`rand(n)`

returns a number between `0`

and `n`

. Will `rand`

work as expected, with regard to "randomness", for all arguments up to the integer limit on my platform?

## How big can the argument to Perl's rand be?

`randbits`

value:
rand calls your system's random number generator (or whichever one was compiled into your copy of Perl). For this discussion, I'll call that generator RAND to distinguish it from rand, Perl's function. RAND produces an integer from 0 to 2**randbits - 1, inclusive, where randbits is a small integer. To see what it is in your perl, use the command 'perl -V:randbits'. Common values are 15, 16, or 31.

When you call rand with an argument arg, perl takes that value as an integer and calculates this value.

`arg * RAND rand(arg) = --------------- 2**randbits`

This value will always fall in the range required.

`0 <= rand(arg) < arg`

But as arg becomes large in comparison to 2**randbits, things become problematic. Let's imagine a machine where randbits = 15, so RAND ranges from 0..32767. That is, whenever we call RAND, we get one of 32768 possible values. Therefore, when we call rand(arg), we get one of 32768 possible values.

```
perl -V:randbits
```

or within a program via

```
use Config;
my $randbits = $Config{randbits};
```

`rand`

can generate 2^randbits distinct random numbers. While you can generate numbers larger than 2^randbits, you can't generate all of the integer values in the range [0, N) when N > 2^randbits.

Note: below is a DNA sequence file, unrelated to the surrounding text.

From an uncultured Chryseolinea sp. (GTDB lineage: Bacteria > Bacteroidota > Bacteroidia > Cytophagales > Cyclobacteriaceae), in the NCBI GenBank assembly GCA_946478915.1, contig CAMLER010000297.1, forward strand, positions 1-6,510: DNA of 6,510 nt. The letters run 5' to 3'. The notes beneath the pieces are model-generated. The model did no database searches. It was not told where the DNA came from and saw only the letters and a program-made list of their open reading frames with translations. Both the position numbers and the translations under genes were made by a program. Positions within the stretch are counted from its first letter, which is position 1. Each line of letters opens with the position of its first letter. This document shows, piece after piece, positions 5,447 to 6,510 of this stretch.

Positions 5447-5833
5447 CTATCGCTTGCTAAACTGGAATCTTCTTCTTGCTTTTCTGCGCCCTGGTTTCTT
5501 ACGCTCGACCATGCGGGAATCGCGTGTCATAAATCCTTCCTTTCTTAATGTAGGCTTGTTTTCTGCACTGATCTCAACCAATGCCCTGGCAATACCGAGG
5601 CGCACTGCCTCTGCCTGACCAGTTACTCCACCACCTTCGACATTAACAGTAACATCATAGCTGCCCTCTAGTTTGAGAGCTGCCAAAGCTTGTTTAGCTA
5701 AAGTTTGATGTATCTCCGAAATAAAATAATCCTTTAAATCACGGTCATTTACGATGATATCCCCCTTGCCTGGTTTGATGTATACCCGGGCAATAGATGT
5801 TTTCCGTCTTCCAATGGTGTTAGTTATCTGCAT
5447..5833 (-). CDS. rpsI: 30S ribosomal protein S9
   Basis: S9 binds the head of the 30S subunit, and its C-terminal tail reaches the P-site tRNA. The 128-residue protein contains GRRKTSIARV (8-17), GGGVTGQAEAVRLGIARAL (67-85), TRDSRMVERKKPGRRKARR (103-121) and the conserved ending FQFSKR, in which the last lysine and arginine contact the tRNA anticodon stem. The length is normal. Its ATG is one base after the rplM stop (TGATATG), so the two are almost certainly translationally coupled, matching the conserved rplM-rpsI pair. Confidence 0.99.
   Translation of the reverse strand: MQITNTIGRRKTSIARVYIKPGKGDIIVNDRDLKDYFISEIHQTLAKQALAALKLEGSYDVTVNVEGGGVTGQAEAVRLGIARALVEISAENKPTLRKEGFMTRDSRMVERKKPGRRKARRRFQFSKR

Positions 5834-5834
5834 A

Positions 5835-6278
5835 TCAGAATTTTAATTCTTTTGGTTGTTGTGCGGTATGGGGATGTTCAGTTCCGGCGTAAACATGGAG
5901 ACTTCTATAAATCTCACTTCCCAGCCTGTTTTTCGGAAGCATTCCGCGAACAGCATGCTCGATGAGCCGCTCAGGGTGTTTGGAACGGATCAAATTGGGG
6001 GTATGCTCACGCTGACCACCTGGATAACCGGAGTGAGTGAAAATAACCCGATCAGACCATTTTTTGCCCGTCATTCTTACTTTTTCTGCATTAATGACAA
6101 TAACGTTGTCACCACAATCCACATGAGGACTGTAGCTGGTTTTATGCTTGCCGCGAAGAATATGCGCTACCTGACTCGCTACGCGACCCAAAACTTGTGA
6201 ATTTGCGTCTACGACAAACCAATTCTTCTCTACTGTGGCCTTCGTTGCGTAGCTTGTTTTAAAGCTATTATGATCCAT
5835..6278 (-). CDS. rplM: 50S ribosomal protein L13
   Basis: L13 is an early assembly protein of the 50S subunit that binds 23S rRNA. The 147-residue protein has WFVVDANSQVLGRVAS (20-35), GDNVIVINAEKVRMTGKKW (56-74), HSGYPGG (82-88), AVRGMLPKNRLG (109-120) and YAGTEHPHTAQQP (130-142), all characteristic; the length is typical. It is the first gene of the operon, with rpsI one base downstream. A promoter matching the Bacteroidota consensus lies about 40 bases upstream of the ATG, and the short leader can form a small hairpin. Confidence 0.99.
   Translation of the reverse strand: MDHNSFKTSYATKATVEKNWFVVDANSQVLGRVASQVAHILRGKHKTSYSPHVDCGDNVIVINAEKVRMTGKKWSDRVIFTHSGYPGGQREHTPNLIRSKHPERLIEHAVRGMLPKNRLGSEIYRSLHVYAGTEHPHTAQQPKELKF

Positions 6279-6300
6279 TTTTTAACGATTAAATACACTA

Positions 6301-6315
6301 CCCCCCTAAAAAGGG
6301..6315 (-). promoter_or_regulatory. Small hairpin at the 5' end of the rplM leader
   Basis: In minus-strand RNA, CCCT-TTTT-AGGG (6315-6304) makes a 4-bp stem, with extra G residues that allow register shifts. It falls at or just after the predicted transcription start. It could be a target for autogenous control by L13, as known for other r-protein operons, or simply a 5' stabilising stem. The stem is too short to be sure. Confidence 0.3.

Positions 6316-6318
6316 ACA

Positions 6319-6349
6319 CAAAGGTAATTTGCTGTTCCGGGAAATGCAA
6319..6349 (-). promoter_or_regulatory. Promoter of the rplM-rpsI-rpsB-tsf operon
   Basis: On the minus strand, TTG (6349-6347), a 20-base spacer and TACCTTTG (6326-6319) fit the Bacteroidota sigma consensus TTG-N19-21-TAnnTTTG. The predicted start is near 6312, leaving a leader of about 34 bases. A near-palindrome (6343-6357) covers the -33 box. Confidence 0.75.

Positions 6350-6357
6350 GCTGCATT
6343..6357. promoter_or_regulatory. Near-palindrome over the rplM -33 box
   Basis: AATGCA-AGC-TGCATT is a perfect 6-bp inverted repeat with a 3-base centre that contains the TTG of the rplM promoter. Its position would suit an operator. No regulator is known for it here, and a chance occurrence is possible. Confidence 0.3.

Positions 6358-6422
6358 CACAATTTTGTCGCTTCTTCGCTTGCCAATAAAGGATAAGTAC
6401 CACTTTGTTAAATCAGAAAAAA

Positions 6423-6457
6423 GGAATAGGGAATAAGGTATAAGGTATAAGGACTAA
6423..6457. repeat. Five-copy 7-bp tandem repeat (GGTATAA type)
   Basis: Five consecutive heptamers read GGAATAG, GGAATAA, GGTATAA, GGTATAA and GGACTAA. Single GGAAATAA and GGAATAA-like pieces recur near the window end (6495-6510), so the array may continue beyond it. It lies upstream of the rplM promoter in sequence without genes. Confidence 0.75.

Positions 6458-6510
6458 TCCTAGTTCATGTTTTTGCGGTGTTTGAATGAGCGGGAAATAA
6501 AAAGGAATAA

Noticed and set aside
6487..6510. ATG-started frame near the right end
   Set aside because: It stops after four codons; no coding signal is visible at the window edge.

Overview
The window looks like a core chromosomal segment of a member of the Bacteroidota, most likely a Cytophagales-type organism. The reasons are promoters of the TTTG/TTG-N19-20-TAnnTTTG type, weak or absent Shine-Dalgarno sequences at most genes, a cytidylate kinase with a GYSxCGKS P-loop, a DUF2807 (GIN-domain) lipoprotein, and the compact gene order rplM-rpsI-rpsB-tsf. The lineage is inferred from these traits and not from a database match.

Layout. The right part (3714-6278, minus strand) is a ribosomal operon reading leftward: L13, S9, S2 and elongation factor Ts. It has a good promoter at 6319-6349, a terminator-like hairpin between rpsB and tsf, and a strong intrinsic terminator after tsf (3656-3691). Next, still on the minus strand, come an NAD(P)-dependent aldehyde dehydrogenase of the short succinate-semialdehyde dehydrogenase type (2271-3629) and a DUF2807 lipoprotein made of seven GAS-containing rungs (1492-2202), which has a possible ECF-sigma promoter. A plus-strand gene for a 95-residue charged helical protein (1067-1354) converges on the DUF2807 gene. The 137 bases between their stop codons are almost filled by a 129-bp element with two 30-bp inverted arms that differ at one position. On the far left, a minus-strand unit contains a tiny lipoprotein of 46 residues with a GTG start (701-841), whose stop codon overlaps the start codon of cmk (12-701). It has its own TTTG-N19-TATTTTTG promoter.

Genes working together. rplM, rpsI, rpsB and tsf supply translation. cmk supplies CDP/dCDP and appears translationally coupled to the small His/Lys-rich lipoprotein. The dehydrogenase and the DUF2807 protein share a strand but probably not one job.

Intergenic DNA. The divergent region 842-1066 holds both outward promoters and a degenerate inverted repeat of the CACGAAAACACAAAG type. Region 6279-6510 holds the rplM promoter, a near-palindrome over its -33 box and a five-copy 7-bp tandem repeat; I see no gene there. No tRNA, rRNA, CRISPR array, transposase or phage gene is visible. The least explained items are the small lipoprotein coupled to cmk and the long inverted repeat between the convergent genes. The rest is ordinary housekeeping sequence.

Values of N which aren't a power of two can also be problematic, as the distribution of (integer truncated) random values won't quite be flat. Some values will be slightly over-represented, others slightly under-represented.

It's worth noting that randbits is a paltry 15 on Windows. This means you can only get 32768 (2**15) distinct values. You can improve the situation by making multiple calls to `rand`

and combining the values:

```
use Config;
use constant RANDBITS => $Config{randbits};
use constant RAND_MAX => 2**RANDBITS;
sub double_rand {
my $max = shift || 1;
my $iv =
int rand(RAND_MAX) << RANDBITS
| int rand(RAND_MAX);
return $max * ($iv / 2**(2*RANDBITS));
}
```

Assuming randbits = 15, `double_rand`

mimics randbits = 30, providing 1073741824 (2**30) possible distinct values. This alleviates (but can never eliminate) both of the problems mentioned above.

```
$bigrand = int(rand(999999999999)).int(rand(999999999999));
```

and you'll get a random integer of (maximally) twice the length.

(Actually this is not a numeric answer to the question “how big a rand number can be” but rather the answer “you can get as big as you want, just concatenate small numbers”.)